Today was a very interesting day for Dragon Ball FighterZ. On the Dragon Ball FighterZ Show, we got out first look at the next DLC character for Season 3: Master Roshi. We also got updates on potential netcode fixes (there won’t be any) and balance patches (there will be one of those). But the main focus of the show was on what we came to know as the Dragon Ball FighterZ National Championship.
Because of the pandemic, all offline events have been cancelled, and this includes the Dragon Ball FighterZ World Tour. Most big tours have moved their events online, but Dragon Ball FighterZ had been quiet for quite some time while other tours like the Capcom Pro Tour have already begun their online events. Well, we now know that is because Bandai Namco had been planning this National Championship event.
Right after producer Tomoko Hiroki let us all know that no netcode fixes or changes would be implemented, we got our first news about the championship. The event would be landlocked and would consist of 40 pre-selected players from 5 regions (4 countries). The reason given was to attempt to circumvent any issues brought up by lag. This left a bad taste in most players’ mouths, as it came directly after saying that nothing was going to be done to the netcode. So let’s breakdown the tournament structure for this event.
Landlocked lockdown beatdowns
The National Championship will run from October to December of this year. There will be 5 events, and each region will have 8 players representing it. These regions include the United States, France, Japan, and Spain. The US will be broken up into “West Coast” and “East Coast” for a total of 5 regions. The roster of players will be revealed on the Dragon Ball FighterZ Show in September along with a showcase featuring gameplay for Master Roshi.
The event will start with a 7-day round-robin tournament where every player will play each other. All matches in the tournament from the beginning to the end will be best of 5, which is a change from the tournament standard of best of 3. So, expect these matches to be long. The top 4 players from the round-robin will face each other in a playoff that will last a month. The playoffs will consist of three matches. For the first match, the fourth-ranked player will play the third-ranked player. Match 2 will have the winner of match 1 play the second-ranked player.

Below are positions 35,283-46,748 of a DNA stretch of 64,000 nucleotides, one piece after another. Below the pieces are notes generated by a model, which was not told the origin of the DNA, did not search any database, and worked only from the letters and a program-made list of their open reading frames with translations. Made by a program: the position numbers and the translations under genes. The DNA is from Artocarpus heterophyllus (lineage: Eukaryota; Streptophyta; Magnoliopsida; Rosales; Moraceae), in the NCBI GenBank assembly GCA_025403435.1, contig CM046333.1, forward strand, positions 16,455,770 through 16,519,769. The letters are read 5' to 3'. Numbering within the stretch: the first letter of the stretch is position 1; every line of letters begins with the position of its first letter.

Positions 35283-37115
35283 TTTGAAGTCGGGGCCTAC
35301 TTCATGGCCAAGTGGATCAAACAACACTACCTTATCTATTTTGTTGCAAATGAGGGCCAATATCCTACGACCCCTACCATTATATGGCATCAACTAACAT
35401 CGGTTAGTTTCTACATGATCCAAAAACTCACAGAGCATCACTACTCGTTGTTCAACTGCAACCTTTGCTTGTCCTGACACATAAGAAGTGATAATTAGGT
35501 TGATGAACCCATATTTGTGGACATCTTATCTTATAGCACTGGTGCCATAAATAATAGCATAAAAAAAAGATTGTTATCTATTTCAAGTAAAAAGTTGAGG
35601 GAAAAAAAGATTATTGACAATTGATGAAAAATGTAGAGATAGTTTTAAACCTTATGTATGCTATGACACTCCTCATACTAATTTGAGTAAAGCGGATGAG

Lastly, the winner of match 2 will play the first ranked player in the playoff finals. Therefore, the higher a player ranks in the round-robin, the less they will have to play in the playoffs. The first ranked player will only have to play one match, in match 3. The winner of the playoffs will then represent their region in the finals.
The specter of netcode continues to haunt fighting games
On September’s Dragon Ball FighterZ Show we will also get more details on Nationals, presumably what the players will be playing for. As of right now, no prizes are listed for the event. There is currently no information on the tour’s official website either, so it is assumed that whatever the prizes will be, they will be revealed then along with a more detailed schedule.
This does bring up one issue, however. The reason to construct the tournament this way is to to circumvent the game’s bad netcode. Splitting up by region will help, but as the Capcom Pro Tour has shown us, even that doesn’t avoid the issue entirely. When playoffs end and each region has its champion, what will happen then? Those same issues of distance and lag will again become a problem, at the most critical juncture of the tournament no less.
We will have to wait and see the full details of what Bandai Namco has planned in September. One thing is for certain though—when the pandemic struck, fighting games were the worst prepared for an online-only environment. With every major Japanese developer refusing to fix, or sometimes even refusing to acknowledge, the issue it is becoming increasingly frustrating.
It is hard to even get excited for a new character when you know you will have e a terrible time playing online. This console generation is winding down, and when we eventually get the new wave of fighting games, a serious effort must be put into implementing rollback netcode. That and crossplay are essential in today’s gaming culture. If we don’t get that again for another entire generation, I fear for the future of fighting games.